The witnesses for the Commercial Guide were unable to estimate the speed of the Hendrick Hudson in miles, but said that she was going faster than other boats that passed the Commercial Guide, including the night boats, from which she received no damage.
On the facts as found, the fault of the Hendrick Hudson for the damages to the Commercial Guide, on August 8, 1931, is established. As to the damages on August 10, 1931, which consisted solely in parting only one of a number of lines, and the one so parted being a spliced line which had previously parted, the liability of the Hendrick Hudson was not established.
That the Hendrick Hudson was not moving through the water at full speed seems to me to be clearly established, as is also the fact that she was not moving through the water at the slowest speed she could travel.
It is also clearly established that the suction of the Hendrick Hudson, at the speed she was moving through the water, was sufficient to and did cause the Commercial Guide to surge and part her lines and break her gangway, and for this she was liable.
The lines were good lines, properly made fast, and sufficient to properly moor the vessel to the dock, and the gangplank was properly rigged and was not between the rails of the track on the dock.
Therefore it is not a question of the speed in miles, but that the speed was too great for the safety of a properly moored vessel.
The evidence offered on behalf of the respondent does not convince me that the Hendrick Hudson, on August 8, 1931, was moving at the lowest speed consistent with her safe navigation, but that she was moving at a speed too high for the safety of the Commercial Guide in a narrow channel, and was at fault in not reducing her speed, and that the damages were caused to the Commercial Guide solely by the speed of the Hendrick Hudson.
The parting of the line on the 10th of August, 1931, does not seem to me to be chargeable to the Hendrick Hudson, as only one of eight lines parted, and this was a spliced line that had previously parted, and was not capable of sustaining the strain imposed on the other seven lines.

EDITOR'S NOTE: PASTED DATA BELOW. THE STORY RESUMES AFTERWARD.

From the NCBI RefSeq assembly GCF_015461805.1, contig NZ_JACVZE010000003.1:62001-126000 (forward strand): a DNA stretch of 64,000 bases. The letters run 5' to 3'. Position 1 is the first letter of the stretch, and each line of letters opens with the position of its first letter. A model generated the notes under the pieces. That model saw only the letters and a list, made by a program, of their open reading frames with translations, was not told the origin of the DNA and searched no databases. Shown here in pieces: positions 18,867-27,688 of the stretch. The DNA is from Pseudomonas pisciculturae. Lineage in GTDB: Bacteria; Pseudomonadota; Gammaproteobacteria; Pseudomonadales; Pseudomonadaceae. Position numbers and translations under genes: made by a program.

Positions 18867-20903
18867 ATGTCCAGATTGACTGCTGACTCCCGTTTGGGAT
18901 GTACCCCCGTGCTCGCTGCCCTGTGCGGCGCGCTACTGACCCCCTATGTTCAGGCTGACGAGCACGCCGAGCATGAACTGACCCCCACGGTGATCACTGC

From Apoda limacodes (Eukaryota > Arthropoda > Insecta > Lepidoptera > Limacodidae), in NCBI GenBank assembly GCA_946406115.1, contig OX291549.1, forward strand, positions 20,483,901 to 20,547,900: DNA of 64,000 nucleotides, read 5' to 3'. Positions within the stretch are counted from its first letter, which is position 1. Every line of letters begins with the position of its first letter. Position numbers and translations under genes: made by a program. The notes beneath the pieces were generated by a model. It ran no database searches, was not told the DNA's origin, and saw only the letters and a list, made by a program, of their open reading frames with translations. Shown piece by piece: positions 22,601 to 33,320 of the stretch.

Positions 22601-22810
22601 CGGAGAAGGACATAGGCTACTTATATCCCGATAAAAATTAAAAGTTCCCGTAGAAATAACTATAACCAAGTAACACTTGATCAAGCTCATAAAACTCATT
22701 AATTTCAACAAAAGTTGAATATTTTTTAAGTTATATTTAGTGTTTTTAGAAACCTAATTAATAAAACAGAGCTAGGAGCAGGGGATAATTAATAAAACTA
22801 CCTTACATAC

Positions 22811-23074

I find as conclusions of law:
That the respondent, its agents and servants, on the 8th day of August, 1931, carelessly and negligently navigated the Hendrick Hudson at a speed too high, under the conditions there present, and thereby created a suction which caused damage to four lines and the gangway of the steamship Commercial Guide, which was properly moored at a dock, and that for such damage the respondent is wholly to blame.
That the libelant and those for whose actions it was responsible did not negligently cause or in any way contribute to the damages received by the steamship Commercial Guide, on August 8, 1931, and is wholly without blame.
That the respondent is without blame for the damage to the line of the steamship Commercial Guide on August 10, 1931.
That libelant is entitled to a decree against the respondent for the damages received by the steamship Commercial Guide on August 8, 1931, with interest and costs and the usual order of reference, and the respondent to a dismissal of the libel as to the damages to the line of the Commercial Guide on August 10, 1931, but without costs.
That a decree may be entered in accordance with this opinion. Settle decree on notice.
If this opinion is not considered a sufficient compliance with Rule 46 1/2 of the Rules in Admiralty (28 USCA § 723) proposed findings of fact and conclusions of law in accordance with this opinion may be submitted for the assistance of the court, as provided by the rules of this court.